I’m not a particularly patient person when it comes to waiting in a restaurant, so my agreement to soldier on was grudging. To be honest, the only reason I agreed to wait was that the trio in the corner of the restaurant was putting on a virtuoso performance for the crowd.
The trio was comprised of a perpetually grinning older fellow with an electric guitar hanging around his back while he played the fiddle, and two younger guys, one on the standup bass and another playing an acoustic guitar. There was a chalkboard propped up in a window behind them with the cafe’s weekly musical lineup, and from where we stood across the room I could just make out “Erik Hokkanen” next to “April 2nd.”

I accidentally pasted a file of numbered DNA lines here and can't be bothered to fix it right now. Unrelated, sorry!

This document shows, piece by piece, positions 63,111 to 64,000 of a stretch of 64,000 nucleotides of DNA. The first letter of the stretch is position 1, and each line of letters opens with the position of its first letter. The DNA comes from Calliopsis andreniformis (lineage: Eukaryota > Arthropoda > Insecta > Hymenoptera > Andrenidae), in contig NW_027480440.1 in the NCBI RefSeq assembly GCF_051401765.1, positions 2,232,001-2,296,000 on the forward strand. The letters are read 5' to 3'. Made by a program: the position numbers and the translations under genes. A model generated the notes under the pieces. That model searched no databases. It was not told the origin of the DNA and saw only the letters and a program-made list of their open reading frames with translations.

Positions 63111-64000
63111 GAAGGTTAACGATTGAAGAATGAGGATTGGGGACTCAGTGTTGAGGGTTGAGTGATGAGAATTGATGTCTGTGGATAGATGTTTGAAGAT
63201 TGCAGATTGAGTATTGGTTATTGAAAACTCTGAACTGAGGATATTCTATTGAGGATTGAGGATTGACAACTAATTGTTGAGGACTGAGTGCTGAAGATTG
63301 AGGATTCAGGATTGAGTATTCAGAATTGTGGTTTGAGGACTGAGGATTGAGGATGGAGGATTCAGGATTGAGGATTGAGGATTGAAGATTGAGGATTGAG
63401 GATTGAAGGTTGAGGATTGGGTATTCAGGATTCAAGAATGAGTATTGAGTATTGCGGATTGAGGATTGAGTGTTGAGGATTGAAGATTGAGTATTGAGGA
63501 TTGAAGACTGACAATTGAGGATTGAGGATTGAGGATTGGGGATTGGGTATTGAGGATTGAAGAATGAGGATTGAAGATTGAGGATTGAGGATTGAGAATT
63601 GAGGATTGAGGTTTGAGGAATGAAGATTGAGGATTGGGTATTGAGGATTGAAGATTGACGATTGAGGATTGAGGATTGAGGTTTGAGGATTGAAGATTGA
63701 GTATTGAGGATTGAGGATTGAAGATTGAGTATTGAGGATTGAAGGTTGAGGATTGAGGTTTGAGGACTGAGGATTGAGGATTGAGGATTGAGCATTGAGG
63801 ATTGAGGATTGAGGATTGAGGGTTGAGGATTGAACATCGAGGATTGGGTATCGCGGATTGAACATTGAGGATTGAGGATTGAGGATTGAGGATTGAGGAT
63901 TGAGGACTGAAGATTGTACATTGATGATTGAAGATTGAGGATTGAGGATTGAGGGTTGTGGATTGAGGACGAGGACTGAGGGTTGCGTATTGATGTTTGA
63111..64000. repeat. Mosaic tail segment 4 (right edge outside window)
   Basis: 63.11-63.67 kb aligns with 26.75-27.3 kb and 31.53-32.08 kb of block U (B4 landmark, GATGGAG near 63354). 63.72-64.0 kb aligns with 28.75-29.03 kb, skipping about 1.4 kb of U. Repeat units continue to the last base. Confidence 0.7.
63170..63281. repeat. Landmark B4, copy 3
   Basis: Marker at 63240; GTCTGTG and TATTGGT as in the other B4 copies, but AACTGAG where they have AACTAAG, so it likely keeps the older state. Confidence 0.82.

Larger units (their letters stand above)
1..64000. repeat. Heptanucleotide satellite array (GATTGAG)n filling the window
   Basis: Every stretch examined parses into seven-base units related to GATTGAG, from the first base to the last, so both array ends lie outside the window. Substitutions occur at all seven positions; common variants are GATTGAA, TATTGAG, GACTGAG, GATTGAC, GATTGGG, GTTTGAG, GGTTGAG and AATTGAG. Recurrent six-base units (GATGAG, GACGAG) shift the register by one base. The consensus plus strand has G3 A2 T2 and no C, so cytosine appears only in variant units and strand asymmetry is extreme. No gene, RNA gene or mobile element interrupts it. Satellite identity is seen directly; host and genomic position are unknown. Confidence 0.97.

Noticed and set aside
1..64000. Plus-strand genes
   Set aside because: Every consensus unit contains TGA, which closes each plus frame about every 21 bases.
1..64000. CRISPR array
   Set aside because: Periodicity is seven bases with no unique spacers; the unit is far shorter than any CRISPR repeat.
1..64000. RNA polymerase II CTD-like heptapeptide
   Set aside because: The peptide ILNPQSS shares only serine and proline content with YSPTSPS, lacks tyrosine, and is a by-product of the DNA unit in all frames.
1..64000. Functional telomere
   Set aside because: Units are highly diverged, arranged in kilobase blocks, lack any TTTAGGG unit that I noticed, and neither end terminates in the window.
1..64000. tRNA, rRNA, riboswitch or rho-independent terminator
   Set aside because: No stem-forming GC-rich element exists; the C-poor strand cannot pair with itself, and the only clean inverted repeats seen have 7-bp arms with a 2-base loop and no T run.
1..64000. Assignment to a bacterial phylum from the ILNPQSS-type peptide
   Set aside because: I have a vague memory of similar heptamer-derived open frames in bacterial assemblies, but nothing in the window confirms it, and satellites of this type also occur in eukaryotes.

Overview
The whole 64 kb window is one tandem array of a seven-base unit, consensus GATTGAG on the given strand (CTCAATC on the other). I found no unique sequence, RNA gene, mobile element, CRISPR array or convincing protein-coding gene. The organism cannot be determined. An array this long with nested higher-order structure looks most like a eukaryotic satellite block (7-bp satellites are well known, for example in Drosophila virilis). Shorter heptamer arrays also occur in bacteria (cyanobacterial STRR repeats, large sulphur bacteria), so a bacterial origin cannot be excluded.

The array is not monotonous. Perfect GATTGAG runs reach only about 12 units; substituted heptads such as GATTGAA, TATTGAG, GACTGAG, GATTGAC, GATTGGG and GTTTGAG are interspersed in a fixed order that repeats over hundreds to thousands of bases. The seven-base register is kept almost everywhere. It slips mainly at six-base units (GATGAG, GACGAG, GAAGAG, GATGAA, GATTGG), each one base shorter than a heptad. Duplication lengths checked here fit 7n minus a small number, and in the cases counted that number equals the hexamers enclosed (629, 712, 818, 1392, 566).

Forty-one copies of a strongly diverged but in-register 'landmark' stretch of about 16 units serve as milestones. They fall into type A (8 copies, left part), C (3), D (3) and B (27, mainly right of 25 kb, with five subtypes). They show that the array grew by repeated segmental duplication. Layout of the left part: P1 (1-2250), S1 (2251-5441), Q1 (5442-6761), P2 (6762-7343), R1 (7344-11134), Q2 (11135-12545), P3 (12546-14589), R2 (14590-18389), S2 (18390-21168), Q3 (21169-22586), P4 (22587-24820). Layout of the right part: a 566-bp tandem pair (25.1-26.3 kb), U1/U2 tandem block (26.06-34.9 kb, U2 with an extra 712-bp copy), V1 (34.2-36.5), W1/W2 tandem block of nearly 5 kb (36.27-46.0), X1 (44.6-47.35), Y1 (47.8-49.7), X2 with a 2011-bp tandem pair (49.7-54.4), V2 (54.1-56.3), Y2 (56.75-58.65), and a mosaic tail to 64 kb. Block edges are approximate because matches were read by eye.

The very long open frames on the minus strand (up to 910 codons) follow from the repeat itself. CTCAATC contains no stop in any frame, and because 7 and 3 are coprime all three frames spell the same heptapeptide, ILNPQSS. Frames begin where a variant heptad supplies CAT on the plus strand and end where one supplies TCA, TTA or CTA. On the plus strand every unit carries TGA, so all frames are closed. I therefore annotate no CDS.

We finally got to the front of the line, placed our order, and were assigned a table next to the band, where we sat mesmerized for the next hour-and-a-quarter (yeah, never believe what the help tells you about kitchen delays) by one of the most entertaining acts we’ve seen around here.
It turns out that Erik Hokkanen is a ghost on social media, but he does have his own Wikipedia page and it’s quite interesting. (I suppose if you merit a Wikipedia page, having an active Facebook page is a bit anticlimactic.) I won’t try to summarize his achievements here, but I suspect you’ll want to know more about him before you finish with this post.
His current trio is called the Hip Replacements. The other two fellows are Will Webster on guitar and Tyler Lambourne playing the upright bass. Their musical repertoire is eclectic and deep, and if you find yourself in a place and time where you can sit in on one of their sessions, I think you’ll be glad you did.